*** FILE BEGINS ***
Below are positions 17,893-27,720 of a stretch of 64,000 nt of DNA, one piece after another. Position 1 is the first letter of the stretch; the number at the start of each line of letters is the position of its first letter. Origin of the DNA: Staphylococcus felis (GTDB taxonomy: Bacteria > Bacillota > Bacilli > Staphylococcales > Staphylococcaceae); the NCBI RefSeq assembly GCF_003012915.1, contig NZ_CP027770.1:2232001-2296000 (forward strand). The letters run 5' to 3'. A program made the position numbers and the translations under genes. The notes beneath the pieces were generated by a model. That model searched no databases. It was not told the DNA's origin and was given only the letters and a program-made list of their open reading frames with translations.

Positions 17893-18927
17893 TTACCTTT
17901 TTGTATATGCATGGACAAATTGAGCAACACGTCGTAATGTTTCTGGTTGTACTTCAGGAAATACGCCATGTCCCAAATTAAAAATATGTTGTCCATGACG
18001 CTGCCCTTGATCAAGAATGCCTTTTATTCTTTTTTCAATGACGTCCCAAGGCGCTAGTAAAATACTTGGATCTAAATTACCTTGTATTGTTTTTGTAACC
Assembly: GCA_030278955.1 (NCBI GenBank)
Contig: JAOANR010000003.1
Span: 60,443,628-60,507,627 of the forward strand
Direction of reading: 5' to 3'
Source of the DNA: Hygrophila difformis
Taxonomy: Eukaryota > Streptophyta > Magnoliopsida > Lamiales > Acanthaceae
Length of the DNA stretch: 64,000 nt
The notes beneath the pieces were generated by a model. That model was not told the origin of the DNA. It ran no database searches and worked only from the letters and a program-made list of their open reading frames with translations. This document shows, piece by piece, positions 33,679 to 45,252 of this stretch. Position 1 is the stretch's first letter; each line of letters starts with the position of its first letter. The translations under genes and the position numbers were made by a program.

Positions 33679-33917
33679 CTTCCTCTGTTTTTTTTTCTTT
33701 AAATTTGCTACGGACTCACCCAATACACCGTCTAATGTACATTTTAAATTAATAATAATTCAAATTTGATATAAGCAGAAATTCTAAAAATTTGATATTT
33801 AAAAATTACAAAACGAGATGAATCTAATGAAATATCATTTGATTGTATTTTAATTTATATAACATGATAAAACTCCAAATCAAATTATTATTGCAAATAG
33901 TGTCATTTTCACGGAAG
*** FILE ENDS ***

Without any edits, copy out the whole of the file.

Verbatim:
Below are positions 17,893-27,720 of a stretch of 64,000 nt of DNA, one piece after another. Position 1 is the first letter of the stretch; the number at the start of each line of letters is the position of its first letter. Origin of the DNA: Staphylococcus felis (GTDB taxonomy: Bacteria > Bacillota > Bacilli > Staphylococcales > Staphylococcaceae); the NCBI RefSeq assembly GCF_003012915.1, contig NZ_CP027770.1:2232001-2296000 (forward strand). The letters run 5' to 3'. A program made the position numbers and the translations under genes. The notes beneath the pieces were generated by a model. That model searched no databases. It was not told the DNA's origin and was given only the letters and a program-made list of their open reading frames with translations.

Positions 17893-18927
17893 TTACCTTT
17901 TTGTATATGCATGGACAAATTGAGCAACACGTCGTAATGTTTCTGGTTGTACTTCAGGAAATACGCCATGTCCCAAATTAAAAATATGTTGTCCATGACG
18001 CTGCCCTTGATCAAGAATGCCTTTTATTCTTTTTTCAATGACGTCCCAAGGCGCTAGTAAAATACTTGGATCTAAATTACCTTGTATTGTTTTTGTAACC
Assembly: GCA_030278955.1 (NCBI GenBank)
Contig: JAOANR010000003.1
Span: 60,443,628-60,507,627 of the forward strand
Direction of reading: 5' to 3'
Source of the DNA: Hygrophila difformis
Taxonomy: Eukaryota > Streptophyta > Magnoliopsida > Lamiales > Acanthaceae
Length of the DNA stretch: 64,000 nt
The notes beneath the pieces were generated by a model. That model was not told the origin of the DNA. It ran no database searches and worked only from the letters and a program-made list of their open reading frames with translations. This document shows, piece by piece, positions 33,679 to 45,252 of this stretch. Position 1 is the stretch's first letter; each line of letters starts with the position of its first letter. The translations under genes and the position numbers were made by a program.

Positions 33679-33917
33679 CTTCCTCTGTTTTTTTTTCTTT
33701 AAATTTGCTACGGACTCACCCAATACACCGTCTAATGTACATTTTAAATTAATAATAATTCAAATTTGATATAAGCAGAAATTCTAAAAATTTGATATTT
33801 AAAAATTACAAAACGAGATGAATCTAATGAAATATCATTTGATTGTATTTTAATTTATATAACATGATAAAACTCCAAATCAAATTATTATTGCAAATAG
33901 TGTCATTTTCACGGAAG